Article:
Tropical Linear Spaces and Applications
- Author(s): Rincon, Edgard Felipe
- Advisor(s): Sturmfels, Bernd
- Holtz, Olga
- et al.
Tropical geometry is an area of mathematics that has enjoyed a quick development in the last 15 years. It can be seen as a tool for translating problems in algebraic geometry to combinatorial problems in convex polyhedral geometry. In this way, tropical geometry has proved to be very succesful in different areas of mathematics like enumerative algebraic geometry, phylogenetics, real algebraic geometry, mirror symmetry, and computational algebra.
One of the most basic tropical varieties are tropical linear spaces, which are obtained as tropicalizations of classical linear subspaces of projective space. They are polyhedral complexes with a very rich combinatorial structure related to matroid polytopes and polytopal subdivisions.
In Chapter 1 we give a basic introduction to tropical geometry and tropical linear spaces, and review the basic theory of tropical linear spaces that was developed by Speyer.
In Chapter 2 we study a family of functions on the class of matroids, which are ``well behaved'' under matroid polytope subdivisions. In particular, we prove that the ranks of the subsets and the activities of the bases of a matroid define valuations for the subdivisions of a matroid polytope into smaller matroid polytopes.
The pure spinor space is an algebraic set cut out by the quadratic Wick relations among the 2^n principal subPfaffians of an n x n skew-symmetric matrix. Its points correspond to n-dimensional isotropic subspaces of a 2n-dimensional vector space. In Chapter 3 we tropicalize this picture, and we develop a combinatorial theory of tropical Wick vectors and tropical linear spaces that are tropically isotropic. We characterize tropical Wick vectors in terms of subdivisions of Delta-matroid polytopes. We also examine to what extent the Wick relations form a tropical basis. Our theory generalizes several results for tropical linear spaces and valuated matroids to the class of Coxeter matroids of type D.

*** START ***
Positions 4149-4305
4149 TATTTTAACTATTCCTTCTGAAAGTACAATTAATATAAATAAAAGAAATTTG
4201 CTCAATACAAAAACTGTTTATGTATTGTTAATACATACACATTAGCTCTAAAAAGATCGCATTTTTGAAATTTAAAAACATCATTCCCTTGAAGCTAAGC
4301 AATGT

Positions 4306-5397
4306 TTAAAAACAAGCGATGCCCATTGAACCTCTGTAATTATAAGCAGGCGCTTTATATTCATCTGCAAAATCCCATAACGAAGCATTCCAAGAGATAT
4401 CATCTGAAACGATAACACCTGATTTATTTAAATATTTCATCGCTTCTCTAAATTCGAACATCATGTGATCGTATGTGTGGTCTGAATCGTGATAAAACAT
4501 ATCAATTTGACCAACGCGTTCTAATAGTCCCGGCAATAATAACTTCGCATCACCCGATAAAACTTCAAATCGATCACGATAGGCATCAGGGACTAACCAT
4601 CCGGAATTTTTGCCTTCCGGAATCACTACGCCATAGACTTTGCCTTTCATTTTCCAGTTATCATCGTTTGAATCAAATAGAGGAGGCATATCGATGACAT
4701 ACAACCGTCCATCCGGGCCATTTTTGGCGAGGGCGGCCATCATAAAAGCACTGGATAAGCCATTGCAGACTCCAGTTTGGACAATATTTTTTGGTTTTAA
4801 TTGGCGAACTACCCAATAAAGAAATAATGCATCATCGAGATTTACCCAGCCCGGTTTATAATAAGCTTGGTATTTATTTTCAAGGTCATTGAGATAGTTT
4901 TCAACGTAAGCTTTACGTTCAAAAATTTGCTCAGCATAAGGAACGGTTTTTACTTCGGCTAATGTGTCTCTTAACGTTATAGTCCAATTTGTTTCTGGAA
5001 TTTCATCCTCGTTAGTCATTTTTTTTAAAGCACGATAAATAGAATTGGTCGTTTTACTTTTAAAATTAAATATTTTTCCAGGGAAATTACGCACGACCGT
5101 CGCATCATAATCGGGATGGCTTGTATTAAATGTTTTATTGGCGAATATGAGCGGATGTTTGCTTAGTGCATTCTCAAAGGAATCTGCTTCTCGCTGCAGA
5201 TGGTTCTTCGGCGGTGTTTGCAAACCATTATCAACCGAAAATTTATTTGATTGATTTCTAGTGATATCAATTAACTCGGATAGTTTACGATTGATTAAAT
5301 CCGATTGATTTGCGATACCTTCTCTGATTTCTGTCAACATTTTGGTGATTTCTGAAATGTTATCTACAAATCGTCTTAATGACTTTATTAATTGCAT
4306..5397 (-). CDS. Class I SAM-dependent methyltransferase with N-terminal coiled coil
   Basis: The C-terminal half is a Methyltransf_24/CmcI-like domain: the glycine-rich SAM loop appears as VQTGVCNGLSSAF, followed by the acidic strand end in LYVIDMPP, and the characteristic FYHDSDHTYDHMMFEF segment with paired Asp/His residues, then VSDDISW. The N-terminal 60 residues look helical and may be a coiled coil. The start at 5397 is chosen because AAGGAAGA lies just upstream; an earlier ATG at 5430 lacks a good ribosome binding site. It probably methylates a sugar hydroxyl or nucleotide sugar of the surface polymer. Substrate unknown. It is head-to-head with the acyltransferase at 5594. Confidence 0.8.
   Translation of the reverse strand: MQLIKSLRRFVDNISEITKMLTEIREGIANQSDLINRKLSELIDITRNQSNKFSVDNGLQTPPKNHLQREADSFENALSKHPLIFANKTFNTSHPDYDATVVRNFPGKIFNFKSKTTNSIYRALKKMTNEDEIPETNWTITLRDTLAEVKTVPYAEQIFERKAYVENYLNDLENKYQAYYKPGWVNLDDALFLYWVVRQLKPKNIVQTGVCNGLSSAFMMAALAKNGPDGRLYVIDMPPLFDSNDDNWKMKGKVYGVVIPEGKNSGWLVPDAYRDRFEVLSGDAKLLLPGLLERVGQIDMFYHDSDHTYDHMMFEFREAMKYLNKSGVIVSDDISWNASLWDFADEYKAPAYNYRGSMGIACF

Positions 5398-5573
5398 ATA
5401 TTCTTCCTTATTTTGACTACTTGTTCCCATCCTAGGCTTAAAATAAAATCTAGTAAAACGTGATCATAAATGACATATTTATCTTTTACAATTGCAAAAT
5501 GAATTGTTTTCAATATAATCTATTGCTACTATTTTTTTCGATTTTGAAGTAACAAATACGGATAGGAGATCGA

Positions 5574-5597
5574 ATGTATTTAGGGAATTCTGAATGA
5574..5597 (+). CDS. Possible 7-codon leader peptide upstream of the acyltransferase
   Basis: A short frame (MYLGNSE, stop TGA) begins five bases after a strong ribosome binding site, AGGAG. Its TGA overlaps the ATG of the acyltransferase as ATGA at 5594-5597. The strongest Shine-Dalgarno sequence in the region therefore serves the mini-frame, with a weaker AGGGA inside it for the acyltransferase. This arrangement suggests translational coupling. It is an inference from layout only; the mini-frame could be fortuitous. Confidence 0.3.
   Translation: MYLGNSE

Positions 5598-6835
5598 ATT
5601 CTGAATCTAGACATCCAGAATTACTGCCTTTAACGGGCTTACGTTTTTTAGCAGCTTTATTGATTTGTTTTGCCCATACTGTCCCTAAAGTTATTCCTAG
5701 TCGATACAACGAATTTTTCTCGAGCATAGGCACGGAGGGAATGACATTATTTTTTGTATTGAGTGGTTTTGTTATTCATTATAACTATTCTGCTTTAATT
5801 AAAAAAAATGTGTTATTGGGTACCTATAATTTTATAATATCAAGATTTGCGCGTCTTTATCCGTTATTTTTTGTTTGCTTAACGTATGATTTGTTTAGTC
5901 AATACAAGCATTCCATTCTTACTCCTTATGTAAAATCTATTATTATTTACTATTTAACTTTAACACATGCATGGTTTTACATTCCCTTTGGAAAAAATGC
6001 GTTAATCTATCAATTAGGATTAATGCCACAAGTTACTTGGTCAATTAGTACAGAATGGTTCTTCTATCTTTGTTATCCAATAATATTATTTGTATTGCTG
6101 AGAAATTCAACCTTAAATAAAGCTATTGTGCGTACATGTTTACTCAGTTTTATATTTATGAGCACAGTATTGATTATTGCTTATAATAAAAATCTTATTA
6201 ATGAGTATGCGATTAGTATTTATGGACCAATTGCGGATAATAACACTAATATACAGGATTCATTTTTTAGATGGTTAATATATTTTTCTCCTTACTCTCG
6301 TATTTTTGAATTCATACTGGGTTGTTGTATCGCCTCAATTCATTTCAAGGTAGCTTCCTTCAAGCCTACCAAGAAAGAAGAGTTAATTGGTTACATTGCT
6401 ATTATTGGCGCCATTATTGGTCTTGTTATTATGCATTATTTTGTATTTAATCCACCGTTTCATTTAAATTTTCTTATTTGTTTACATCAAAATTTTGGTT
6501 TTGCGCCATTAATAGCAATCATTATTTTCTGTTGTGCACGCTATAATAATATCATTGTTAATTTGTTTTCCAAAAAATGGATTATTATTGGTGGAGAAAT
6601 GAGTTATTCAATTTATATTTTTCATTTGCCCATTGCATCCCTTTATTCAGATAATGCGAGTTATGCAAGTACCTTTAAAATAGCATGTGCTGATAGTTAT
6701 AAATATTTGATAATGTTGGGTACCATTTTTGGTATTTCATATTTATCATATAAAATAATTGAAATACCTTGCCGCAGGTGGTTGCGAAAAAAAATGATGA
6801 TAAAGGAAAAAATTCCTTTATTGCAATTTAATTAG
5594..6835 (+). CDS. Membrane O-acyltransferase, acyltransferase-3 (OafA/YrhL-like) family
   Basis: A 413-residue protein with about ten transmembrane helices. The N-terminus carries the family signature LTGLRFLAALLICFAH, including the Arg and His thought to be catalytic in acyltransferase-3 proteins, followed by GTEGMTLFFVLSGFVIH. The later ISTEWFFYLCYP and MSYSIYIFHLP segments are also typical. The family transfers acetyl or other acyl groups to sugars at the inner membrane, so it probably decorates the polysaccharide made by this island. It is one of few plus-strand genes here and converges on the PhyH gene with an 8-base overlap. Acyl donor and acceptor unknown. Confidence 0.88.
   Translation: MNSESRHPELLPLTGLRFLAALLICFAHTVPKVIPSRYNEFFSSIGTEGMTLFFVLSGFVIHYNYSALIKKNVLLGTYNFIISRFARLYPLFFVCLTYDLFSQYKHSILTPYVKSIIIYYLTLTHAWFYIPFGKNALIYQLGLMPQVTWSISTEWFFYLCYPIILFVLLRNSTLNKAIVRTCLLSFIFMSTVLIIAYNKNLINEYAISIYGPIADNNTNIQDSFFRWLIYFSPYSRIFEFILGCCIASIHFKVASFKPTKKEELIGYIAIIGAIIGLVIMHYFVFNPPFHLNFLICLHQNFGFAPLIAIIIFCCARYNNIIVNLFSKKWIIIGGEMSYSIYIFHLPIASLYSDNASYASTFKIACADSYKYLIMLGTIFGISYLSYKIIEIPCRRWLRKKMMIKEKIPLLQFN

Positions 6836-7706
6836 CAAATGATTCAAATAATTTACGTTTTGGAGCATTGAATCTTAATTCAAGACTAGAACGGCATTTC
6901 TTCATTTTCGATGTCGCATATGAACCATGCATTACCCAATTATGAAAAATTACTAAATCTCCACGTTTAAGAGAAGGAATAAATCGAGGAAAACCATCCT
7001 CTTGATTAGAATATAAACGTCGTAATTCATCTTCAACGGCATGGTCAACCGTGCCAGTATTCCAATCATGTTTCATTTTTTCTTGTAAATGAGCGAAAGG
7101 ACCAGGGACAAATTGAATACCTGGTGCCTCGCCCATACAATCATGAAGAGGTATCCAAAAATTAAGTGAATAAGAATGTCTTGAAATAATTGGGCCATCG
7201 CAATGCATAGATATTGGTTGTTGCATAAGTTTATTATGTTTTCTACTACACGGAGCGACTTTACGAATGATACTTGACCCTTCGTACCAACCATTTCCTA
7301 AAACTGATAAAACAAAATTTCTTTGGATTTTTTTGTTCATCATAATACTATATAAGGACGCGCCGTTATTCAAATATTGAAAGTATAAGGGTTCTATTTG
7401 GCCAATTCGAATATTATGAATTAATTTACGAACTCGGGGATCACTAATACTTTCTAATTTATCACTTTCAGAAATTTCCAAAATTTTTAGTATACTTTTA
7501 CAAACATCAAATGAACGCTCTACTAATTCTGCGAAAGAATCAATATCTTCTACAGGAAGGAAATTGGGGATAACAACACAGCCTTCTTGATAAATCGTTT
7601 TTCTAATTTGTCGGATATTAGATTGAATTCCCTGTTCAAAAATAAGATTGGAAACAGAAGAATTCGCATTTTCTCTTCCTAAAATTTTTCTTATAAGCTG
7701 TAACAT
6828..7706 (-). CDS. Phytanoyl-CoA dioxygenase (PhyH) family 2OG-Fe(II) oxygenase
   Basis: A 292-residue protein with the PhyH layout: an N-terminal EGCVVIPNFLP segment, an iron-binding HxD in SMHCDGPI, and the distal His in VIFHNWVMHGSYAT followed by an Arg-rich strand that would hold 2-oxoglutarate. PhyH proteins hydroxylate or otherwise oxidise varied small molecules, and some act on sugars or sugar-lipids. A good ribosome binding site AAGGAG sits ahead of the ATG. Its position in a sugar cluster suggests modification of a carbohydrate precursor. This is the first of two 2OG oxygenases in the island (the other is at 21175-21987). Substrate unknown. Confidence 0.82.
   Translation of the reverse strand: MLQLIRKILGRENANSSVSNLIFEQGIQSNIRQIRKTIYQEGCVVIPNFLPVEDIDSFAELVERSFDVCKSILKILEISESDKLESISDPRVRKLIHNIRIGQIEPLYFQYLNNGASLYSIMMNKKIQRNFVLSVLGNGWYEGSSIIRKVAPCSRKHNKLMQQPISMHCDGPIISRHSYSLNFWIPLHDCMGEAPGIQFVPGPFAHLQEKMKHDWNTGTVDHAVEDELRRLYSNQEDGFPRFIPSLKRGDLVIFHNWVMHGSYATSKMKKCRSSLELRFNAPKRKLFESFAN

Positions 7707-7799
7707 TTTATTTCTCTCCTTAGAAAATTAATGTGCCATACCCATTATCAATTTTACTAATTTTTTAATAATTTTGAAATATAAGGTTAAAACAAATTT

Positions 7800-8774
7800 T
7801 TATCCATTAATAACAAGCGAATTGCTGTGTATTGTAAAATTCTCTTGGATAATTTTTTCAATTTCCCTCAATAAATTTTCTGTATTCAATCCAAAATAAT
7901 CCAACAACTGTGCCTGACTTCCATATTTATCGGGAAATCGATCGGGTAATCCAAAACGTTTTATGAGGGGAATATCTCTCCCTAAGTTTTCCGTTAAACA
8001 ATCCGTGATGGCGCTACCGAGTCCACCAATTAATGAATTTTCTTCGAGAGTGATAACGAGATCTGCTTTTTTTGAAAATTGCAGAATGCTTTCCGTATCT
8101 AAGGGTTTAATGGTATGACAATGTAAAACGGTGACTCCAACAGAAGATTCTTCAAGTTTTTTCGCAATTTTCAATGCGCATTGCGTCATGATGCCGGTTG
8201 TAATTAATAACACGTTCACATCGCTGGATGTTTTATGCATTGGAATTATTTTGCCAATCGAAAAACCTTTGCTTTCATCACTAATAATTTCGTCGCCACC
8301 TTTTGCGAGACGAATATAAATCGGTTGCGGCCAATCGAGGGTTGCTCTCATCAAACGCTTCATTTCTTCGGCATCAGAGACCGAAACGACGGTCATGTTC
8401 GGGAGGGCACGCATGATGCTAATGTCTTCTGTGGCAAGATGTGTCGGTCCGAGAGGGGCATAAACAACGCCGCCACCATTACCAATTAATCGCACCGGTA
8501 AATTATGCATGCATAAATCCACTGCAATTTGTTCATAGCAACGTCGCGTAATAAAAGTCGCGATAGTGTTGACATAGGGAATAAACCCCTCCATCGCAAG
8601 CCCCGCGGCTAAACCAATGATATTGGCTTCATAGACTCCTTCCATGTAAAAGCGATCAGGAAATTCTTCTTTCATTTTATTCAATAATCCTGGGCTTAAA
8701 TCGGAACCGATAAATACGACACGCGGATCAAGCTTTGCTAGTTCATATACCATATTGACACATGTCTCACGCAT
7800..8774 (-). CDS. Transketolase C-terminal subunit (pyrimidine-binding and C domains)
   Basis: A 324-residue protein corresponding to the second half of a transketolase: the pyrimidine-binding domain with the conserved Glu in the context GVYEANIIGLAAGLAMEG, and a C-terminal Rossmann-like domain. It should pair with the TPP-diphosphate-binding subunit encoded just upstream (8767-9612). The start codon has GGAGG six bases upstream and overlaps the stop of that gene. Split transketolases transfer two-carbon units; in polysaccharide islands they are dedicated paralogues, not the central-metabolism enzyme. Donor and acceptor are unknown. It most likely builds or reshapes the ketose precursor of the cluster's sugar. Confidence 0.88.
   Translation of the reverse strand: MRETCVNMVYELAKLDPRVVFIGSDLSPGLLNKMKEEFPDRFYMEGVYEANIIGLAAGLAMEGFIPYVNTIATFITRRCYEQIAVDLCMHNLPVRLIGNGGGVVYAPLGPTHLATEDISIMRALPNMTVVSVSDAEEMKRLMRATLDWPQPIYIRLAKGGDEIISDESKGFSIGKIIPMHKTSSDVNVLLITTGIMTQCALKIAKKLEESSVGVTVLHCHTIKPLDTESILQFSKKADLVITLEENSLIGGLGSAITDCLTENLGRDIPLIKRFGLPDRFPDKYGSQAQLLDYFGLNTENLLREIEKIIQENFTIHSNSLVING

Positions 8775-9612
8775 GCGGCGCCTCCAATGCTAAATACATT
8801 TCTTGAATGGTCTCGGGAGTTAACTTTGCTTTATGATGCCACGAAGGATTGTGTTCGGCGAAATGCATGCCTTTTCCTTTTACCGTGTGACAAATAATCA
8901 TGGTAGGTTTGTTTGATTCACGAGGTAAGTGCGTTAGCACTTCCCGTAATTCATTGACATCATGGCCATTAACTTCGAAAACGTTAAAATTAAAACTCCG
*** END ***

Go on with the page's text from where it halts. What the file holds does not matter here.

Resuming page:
In Chapter 4 we study tropical linear spaces locally: For any basis B of the matroid underlying a tropical linear space L, we define the local tropical linear space L_B to be the set of all vectors v in L that make B a basis of maximal v-weight. The tropical linear space L is the union of all its local tropical linear spaces, which we prove are homeomorphic to Euclidean space. We also study the combinatorics of local tropical linear spaces, and we prove that they are combinatorially dual to mixed subdivisions of a Minkowski sum of simplices. We use this duality to produce tight upper bounds on their f-vectors. We introduce a certain class of tropical linear spaces called conical tropical linear spaces, and we give a simple proof that they satisfy the f-vector conjecture. Along the way, we give an independent proof of a conjecture of Herrmann and Joswig.
In Chapter 5 we introduce the cyclic Bergman fan of a matroid M. This is a simplicial polyhedral fan supported on the tropical linear space T(M) of M, which is amenable to computational purposes. It slightly refines the nested set structure on T(M), and its rays are in bijection with flats of M which are either cyclic flats or singletons. We give a fast algorithm for calculating it, making some computational applications of tropical geometry now viable. We develop a C++ implementation, called TropLi, which is available online. Based on it, we also give an implementation of a ray shooting algorithm for computing vertices of Newton polytopes of A-discriminants.